Ever since reading Jacqueline Susann’s “The Valley Of The Dolls” at an impressionable age I have had a hankering for tales of Hollywood featuring actors who create an impression, fall in love, find fame hard to cope with, take drugs and begin a downward spiral. Nowadays, these novels are in short supply, the “bonkbuster” style having gone out of fashion. Jackie Collins has written more of a few like this and I always enjoyed sister Joan’s novels which followed along similar themes. Carol Branston has added her name to this list and by setting it in the period of the late 60’s/early 70’s has the opportunity to capture the hedonism of Hollywood at this time.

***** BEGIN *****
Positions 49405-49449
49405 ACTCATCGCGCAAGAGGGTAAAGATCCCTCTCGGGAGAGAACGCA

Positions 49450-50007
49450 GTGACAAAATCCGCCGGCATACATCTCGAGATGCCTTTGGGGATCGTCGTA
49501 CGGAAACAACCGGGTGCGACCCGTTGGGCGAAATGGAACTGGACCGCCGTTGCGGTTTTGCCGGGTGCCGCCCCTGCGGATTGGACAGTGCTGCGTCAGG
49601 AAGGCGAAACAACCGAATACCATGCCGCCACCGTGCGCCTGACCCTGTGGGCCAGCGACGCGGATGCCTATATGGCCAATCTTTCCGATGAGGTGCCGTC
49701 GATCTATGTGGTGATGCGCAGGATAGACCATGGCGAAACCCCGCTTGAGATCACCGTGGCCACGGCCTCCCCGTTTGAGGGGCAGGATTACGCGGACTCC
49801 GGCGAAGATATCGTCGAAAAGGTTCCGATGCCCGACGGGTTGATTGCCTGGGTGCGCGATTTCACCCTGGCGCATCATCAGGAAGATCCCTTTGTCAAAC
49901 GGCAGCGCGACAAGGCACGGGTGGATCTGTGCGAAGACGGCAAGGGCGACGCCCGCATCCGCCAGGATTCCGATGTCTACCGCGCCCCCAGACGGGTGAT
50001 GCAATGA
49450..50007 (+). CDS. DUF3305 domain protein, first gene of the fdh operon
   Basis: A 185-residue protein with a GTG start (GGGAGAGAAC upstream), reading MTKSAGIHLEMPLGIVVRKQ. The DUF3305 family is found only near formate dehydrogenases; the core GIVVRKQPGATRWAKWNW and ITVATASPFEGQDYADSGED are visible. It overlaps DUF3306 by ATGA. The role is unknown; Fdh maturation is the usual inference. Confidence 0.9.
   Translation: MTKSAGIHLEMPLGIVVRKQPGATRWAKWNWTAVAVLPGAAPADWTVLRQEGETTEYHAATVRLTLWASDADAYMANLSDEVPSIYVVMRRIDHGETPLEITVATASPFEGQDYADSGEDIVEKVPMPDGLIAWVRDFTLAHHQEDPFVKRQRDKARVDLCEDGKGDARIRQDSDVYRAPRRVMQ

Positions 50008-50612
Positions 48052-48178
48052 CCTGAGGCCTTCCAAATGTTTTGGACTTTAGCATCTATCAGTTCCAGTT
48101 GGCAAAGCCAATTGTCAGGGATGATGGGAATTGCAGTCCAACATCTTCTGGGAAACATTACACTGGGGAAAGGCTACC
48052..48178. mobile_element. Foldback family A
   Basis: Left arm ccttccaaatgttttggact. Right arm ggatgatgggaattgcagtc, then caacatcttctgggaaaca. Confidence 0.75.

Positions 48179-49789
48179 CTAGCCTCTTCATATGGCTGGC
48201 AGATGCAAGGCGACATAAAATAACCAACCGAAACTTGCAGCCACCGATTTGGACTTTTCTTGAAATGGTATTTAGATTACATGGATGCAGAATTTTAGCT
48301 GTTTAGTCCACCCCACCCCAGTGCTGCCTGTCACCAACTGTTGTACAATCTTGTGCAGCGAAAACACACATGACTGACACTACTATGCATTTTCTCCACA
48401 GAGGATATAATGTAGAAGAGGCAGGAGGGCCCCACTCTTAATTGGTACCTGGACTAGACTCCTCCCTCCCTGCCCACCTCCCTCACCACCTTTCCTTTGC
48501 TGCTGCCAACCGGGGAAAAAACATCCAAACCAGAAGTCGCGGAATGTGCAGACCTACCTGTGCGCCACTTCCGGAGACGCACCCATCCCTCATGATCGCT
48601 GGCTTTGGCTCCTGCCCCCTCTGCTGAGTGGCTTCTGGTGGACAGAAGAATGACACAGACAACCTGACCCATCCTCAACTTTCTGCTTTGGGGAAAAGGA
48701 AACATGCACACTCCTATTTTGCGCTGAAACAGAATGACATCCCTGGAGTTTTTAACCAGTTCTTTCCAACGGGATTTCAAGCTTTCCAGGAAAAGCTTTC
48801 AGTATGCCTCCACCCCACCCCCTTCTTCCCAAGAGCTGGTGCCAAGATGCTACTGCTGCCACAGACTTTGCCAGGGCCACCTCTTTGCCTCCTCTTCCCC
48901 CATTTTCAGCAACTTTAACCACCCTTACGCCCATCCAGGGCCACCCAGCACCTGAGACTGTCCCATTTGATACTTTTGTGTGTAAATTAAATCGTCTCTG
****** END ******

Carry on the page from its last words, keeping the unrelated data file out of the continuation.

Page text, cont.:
The novel begins with a murder, Nicky Venuti, who was just a few years before Hollywood’s golden boy, meeting his end by a knife in the street. This is the tale as to how this happened. Nicky’s character is dwarfed by a couple of the others. English rose Valerie Rhodes is catapaulted into fame when she co-stars with Nicky and the pair become high profile lovers.   It is Valerie whose rise and downward spiral is central in this book. She is somewhat unlikeable, passively floats from one situation to another and it is no surprise that she is soon shovelling pills down her throat. Nicky, also not terribly likeable, sees Valerie as a way of covering up his homosexuality. Both are weak and are soon victims of Hollywood. More likeable is the superbly trashy super-rich Karen van Dougall who manipulates everyone but is often their only true friend. This is the end of the swinging 60’s and sexualities are blurred as drugs, sex and booze are readily available.